Lots of folks who love puppies and dogs also share their homes with cats. The Winn Feline Foundation was founded by the Cat Fanciers’ Association (CFA) in 1968 to create a source of funding for medical studies to improve the health and welfare of cats. Many of the individual studies are supported by cat breed clubs and some specific funds have been sponsored by individuals.

Susan Gingerich (sister of Newt Gingerich) established The Bria Fund for FIP Research in her cats name to learn more about feline infectious peritonitis that took this precious kitten’s life. And my colleague Steve Dale established the The Ricky Fund in his cat’s name, to learn more about hypertrophic cardiomyopathy (heart disease) after Ricky died of the disease.

Pet-Vet Financial Assistance

Other organizations address the needs of pet owners who find themselves in difficult financial situations, but need care for their pets. Each has specific requirements how to qualify for assistance, which may be specifically for senior citizens, disabled folks, the working poor or folks without jobs or who have other challenges. Some are designated not-for-profit and part of a larger organization, while others are mom-and-pop grass roots organizations. They may specific to dogs, cats, or all animal companions.

Most of these organizations rely on donations--and when the money runs out, so does the funding. All of us may someday be in need of a good Samaritan to help us help our pets--so think about donating to one of these worthy causes now. A pet somewhere will benefit.

As a part of the American Animal Hospital Association the Helping Pets Fund assists owners of pets in need.

Get Your Fix is an organization that matches needy pet owners with good Samaritan "Funders" who agree to pay for spay/neuter of the pet.

Starfleet Canine Aid Foundation (SCAF) offers financial aid to dog owners unable to fund the veterinary cost associated with a recoverable injury or catastrophic illness.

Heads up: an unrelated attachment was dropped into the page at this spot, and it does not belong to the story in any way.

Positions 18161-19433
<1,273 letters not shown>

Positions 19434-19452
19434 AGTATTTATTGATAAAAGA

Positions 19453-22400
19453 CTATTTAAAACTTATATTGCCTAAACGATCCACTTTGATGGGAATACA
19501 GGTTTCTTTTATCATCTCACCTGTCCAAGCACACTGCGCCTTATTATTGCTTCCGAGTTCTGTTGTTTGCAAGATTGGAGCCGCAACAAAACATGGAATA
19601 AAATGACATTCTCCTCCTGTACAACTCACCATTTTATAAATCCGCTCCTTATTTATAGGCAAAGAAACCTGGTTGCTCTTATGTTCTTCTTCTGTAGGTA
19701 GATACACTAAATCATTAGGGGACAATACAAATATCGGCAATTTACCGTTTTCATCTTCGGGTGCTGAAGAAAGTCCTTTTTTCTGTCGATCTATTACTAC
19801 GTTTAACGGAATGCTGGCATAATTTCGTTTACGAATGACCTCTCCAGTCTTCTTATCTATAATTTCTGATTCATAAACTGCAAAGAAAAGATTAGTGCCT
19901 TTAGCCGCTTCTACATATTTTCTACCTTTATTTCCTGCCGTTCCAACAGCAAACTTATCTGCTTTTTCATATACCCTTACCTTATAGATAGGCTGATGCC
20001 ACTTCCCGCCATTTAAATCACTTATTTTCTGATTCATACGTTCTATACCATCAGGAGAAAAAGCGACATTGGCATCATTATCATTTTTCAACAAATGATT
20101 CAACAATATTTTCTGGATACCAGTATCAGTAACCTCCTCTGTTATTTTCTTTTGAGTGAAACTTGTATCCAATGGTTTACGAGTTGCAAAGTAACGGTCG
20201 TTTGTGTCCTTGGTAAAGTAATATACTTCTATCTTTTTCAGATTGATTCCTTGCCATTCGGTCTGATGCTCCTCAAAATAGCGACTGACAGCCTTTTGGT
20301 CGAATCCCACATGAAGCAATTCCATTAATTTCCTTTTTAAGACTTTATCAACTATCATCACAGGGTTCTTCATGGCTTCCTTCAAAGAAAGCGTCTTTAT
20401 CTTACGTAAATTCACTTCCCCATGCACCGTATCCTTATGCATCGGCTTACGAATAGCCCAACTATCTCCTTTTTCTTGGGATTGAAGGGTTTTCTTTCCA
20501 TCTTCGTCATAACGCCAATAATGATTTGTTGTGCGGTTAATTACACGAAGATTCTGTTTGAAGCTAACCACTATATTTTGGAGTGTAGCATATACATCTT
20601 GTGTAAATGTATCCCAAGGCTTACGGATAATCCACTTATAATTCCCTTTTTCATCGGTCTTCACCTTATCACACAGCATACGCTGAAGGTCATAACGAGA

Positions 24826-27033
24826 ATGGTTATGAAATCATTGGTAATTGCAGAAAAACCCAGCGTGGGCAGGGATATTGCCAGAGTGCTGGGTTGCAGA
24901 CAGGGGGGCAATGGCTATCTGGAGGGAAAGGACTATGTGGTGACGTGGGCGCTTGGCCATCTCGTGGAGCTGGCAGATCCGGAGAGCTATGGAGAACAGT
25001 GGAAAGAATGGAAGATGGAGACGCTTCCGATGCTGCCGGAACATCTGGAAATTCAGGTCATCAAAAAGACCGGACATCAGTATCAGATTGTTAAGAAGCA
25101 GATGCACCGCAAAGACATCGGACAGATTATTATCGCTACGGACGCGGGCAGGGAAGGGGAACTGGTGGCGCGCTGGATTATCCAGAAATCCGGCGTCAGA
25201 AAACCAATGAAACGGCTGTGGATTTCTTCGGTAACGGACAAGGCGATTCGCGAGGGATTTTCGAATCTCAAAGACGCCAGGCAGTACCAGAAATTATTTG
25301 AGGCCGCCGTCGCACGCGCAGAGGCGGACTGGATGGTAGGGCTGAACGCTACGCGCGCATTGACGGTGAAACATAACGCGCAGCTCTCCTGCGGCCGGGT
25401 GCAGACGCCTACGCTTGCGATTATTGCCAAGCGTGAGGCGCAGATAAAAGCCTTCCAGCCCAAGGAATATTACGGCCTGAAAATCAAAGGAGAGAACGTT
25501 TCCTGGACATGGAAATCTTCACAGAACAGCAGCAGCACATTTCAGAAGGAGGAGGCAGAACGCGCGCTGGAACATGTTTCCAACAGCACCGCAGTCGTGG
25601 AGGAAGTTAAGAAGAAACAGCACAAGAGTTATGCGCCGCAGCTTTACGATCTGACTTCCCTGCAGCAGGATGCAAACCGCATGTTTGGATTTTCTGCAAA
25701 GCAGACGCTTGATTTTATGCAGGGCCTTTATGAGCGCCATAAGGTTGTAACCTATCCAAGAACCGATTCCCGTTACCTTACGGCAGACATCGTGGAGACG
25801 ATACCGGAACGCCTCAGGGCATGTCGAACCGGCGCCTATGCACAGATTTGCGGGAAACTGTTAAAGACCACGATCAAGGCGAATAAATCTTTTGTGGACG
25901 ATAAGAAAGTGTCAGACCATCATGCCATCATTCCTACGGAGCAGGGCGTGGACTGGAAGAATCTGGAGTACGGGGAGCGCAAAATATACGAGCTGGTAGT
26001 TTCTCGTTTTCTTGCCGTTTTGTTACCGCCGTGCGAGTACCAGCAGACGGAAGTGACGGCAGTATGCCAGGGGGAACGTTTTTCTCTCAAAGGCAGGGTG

Feline Veterinary Emergency Assistance offers help specifically to cats in need.

RedRover offers RedRover Relief (formerly Lifeline Grants) for individual pets in need, rescue operations, and animal welfare organizations. The RedRover Relief program provides funding to Good Samaritans, animal rescuers and pet owners to help them care for animals in life-threatening situations.

The Pet Fund provides funds to help care for domestic animals in need. This resources also provides information on how to protect yourself and avoid future financial emergencies.

In Memory of Magic (IMOM) wants to ensure no companion animal must be euthanized solely because of financial hardship.

Angels4Animals is a non-profit organization and a program of Inner Voice Community Services. Its stated mission is to serve as the guardian angel of animals whose caretakers find themselves in difficult financial situations.

For those fortunate people who can afford the best care possible for their puppies--and maybe for someone else--why not talk with your local veterinarian or other community organization about establishing a special fund? All of us have times when we need a helping "paw."